Samuel Adler
Symphony No.6
Concerto for Cello and Orchestra
Drifting On Winds And Currents
Maximilian Hornung (cello)

Royal Scottish National Orchestra
José Serebrier

Recorded 17-20 September 2015 at Royal Scottish National Orchestra Centre, Glasgow
CD No: LINN CKD 545
Duration: 59 minutes
Reviewed: September 2016

Samuel Adler was born in Mannheim on 4 March 1928 and has lived in the United States since 1939. He is prolific as a composer (over 400 works) and as an author, and has taught extensively at notable American institutions, not least the Juilliard School from where he retired only in 2014. His own mentors included Aaron Copland, Paul Hindemith and Walter Piston, and he studied conducting with Koussevitzky.

Having not previously heard any of Adler’s music, which given the quality of the pieces here is my loss, I started with Drifting On Winds and Currents. At nine minutes it’s a short work, but it is big in scope. It shimmers into life and maintains an impressionistic atmosphere and much expression until an agitated section arrives that has its Hindemith aspects (a composer regrettably consigned to the doldrums at present) and also recalls the music of William Schuman (not exactly over-programmed either). This “tempestuous” section that follows the “calm” beginning sustains the rest of the piece, compellingly, with intense expression as well as colourful and powerful orchestration, a subject Adler has written about.

In the middle of the disc is the Cello Concerto, composed in the late-1980s for Stephen Geber, principal cellist of the Cleveland Orchestra. It has four concise movements and Adler is keen that soloist and orchestra are “equal partners”. The opening is rather sad, the cello lamenting, the large orchestra given to emotional outbursts. The second movement begins with percussion to herald a complete contrast, something swift and kaleidoscopic, with jazzy elements prompted by a drum kit and pizzicatos from double basses; the cellist has much to do. It’s another slow-fast arrangement for the final two movements, the first of them almost extemporised in its feel, the magical use of a celesta adding to a sense of wafting, and followed by optimistic music that exhibits a clear sense of direction and arrival. Maximilian Hornung is the master of some considerably challenging writing.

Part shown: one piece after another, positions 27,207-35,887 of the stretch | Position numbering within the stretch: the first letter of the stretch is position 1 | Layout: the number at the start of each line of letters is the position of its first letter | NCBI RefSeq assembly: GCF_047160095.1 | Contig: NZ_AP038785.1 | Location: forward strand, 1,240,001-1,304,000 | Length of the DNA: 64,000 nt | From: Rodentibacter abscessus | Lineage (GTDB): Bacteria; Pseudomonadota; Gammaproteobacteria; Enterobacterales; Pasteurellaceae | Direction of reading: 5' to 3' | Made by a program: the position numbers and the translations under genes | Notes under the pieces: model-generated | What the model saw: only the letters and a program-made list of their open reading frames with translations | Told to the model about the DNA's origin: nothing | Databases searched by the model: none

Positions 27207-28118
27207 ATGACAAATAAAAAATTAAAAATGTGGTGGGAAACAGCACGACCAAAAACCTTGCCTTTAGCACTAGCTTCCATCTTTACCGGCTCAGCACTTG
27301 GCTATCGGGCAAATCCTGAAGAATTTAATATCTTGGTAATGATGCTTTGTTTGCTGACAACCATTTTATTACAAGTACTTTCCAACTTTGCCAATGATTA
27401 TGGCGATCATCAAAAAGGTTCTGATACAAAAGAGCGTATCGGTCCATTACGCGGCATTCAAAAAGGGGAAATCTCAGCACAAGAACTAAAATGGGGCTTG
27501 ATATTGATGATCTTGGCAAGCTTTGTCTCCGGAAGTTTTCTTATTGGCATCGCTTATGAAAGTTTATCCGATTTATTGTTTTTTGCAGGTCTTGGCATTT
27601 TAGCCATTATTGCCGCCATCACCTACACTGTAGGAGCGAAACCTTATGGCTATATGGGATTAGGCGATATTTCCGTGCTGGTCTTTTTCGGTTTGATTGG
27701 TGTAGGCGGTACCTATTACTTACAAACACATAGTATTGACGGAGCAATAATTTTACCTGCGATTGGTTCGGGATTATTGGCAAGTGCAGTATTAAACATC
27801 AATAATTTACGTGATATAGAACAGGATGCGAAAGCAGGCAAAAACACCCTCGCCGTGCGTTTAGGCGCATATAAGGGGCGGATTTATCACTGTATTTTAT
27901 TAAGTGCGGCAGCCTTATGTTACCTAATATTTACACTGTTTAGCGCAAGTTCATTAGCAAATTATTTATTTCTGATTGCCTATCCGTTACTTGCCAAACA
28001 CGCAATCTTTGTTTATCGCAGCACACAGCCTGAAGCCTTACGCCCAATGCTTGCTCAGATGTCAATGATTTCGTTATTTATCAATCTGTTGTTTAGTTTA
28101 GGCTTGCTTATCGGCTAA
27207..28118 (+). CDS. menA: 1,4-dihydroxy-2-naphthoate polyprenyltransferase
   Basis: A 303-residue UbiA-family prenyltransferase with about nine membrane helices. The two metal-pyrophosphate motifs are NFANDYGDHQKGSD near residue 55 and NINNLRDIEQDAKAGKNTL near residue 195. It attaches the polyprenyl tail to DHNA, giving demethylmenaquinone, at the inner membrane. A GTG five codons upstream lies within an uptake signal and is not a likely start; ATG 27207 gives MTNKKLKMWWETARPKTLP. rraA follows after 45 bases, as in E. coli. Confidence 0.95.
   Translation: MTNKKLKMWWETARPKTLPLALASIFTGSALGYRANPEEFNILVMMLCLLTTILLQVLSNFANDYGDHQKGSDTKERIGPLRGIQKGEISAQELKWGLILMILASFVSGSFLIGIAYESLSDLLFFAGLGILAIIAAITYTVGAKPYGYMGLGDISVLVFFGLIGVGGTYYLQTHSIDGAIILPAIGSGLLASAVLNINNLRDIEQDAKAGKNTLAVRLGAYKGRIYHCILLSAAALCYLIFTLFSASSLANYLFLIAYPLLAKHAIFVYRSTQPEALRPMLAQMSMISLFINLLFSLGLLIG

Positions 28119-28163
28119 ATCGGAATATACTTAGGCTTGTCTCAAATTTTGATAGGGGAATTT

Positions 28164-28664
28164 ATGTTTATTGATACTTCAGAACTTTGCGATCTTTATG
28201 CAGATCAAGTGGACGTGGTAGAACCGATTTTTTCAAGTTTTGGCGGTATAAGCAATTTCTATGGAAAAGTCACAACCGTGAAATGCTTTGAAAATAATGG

Samuel Adler completed his Sixth Symphony in 1985 to a Koussevitzky Foundation commission for the Baltimore Symphony Orchestra and David Zinman, who wanted to delay the premiere to allow more time for preparation and adequate rehearsal. When Zinman stepped down as Music Director the Symphony had not been played and remained unheard until these Linn sessions.

It’s a terrific piece, more complex for the musicians than a listener, I suspect. The first movement (marked “Fast and with much excitement”) packs a real punch – not dissimilar to Christopher Rouse's music in its heightened and driving sensations and full-on scoring – and fully engages the intellect and the emotions. This is impassioned music that is concurrently constructed meticulously and developed. The slow movement is no less intense if chillier, with evocation and expression to the fore, and the Finale returns to fast, rhythmic and vivid – a propulsive, percussion-fuelled conclusion to an impressive Symphony.

Well, I’m sold, and have become an immediate admirer of Samuel Adler’s music – although the thought of back-tracking through his list of opuses (quite a few are recorded) is just a little daunting. Hats-off to Linn, the RSNO, Maximilian Hornung and José Serebrier for their collective enterprise, for exploring and sharing these scores with such conviction. The recorded sound is the equal of the dedicated performances that are so persuasive. A follow-up volume would be very welcome.

 

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